In a recent post, we reported that the majority of current candidates believe that flexible working is the key to their productivity.
But with many employers struggling to attract highly skilled candidates, it may come as no surprise that employers are going one step further, by offering unlimited holidays.
A trend started by Netflix in 2014, unlimited holidays has slowly made its way across the pond, with an increasing number of firms adopting the new “no-policy” policy.
The only general, and probably obvious, rule is that workers must have completed their work, not be behind, and ensure that colleagues aren’t left in the lurch. There’s no hidden catch, it does exactly what it says on the tin. Employees have access to unlimited holidays, and if you want one, take one.
Alex Myers, CEO of Manifest PR, describes the traditional annual leave policy as “broken”. Having implemented unlimited working in 2015, he says: “At first we were counting how many days people took compared with previous years, but we gradually learned that none of that matters. We’ve grown to think about holiday in a completely different way. It’s about space to breathe. To allow people to be as creative as they can be, and to remove the guilt or stress so often attached to taking holiday.”
Myers also noted that before the new policy was put in place, many employees were storing up holidays days for the end of the year, causing disruption within teams due to increased leave during November and December. But with unlimited holiday in place, he found that staff weren’t taking more holiday, in fact, they just took holiday more evenly over the course of the year.
With the only caveat to unlimited holiday being that workers must have completed their work, it’s a great way to motivate and incentivise staff to be more productive, with them knowing that they could finish early on a Friday or take an extra-long weekend if they want to.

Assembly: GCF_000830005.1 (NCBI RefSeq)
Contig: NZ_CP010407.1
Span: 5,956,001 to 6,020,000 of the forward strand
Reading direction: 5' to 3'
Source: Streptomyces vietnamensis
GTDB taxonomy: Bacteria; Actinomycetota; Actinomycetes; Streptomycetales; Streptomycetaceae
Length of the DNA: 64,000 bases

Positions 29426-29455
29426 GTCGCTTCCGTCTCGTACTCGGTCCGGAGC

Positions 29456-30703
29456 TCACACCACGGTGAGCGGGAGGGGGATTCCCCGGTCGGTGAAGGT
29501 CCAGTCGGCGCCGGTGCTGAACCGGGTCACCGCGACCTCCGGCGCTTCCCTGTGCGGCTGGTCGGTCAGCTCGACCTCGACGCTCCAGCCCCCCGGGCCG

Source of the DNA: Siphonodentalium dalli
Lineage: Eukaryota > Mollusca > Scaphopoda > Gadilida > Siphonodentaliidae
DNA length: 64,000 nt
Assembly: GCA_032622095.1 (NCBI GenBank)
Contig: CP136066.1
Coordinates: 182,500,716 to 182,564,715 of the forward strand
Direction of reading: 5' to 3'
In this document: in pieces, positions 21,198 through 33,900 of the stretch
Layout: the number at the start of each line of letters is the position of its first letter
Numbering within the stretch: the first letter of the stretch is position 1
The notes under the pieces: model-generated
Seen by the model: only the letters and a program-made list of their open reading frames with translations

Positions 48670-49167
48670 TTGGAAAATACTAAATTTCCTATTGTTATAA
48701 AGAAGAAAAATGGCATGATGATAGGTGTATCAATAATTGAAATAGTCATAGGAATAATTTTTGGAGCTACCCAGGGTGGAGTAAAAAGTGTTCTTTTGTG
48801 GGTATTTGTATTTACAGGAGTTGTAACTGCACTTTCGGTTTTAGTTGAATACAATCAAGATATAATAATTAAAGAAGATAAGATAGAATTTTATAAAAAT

It’s the ultimate way to build trust with your employees, and although offering unlimited holidays may seem daunting to some employers, it’s actually a great way to show who is truly committed to the business and their role, and not just in it for paid time off.
The “traditional” holiday model allows for a minimum of 28 days leave, as stipulated by the UK Government, but sees many employees storing these days to use up later on in the year “just in case”, causing many to burn out come the summertime.
Currently, annual leave is a finite asset, with many reluctant to “waste” holidays during the first two quarters, for fear of not having enough later on in the year. However, unlimited holiday takes away this stress, with employees knowing they could take a day off whenever they need one.
Workplaces of today are focusing more on quality driven successes and results, and the “how you got there” has become less relevant. Whilst it certainly appears to be the upcoming trend among employee benefits, an unlimited holiday policy is the ultimate trust builder between employer and employee.
Thinking of setting yourself apart from the competition? Perhaps it’s time you introduced unlimited holidays.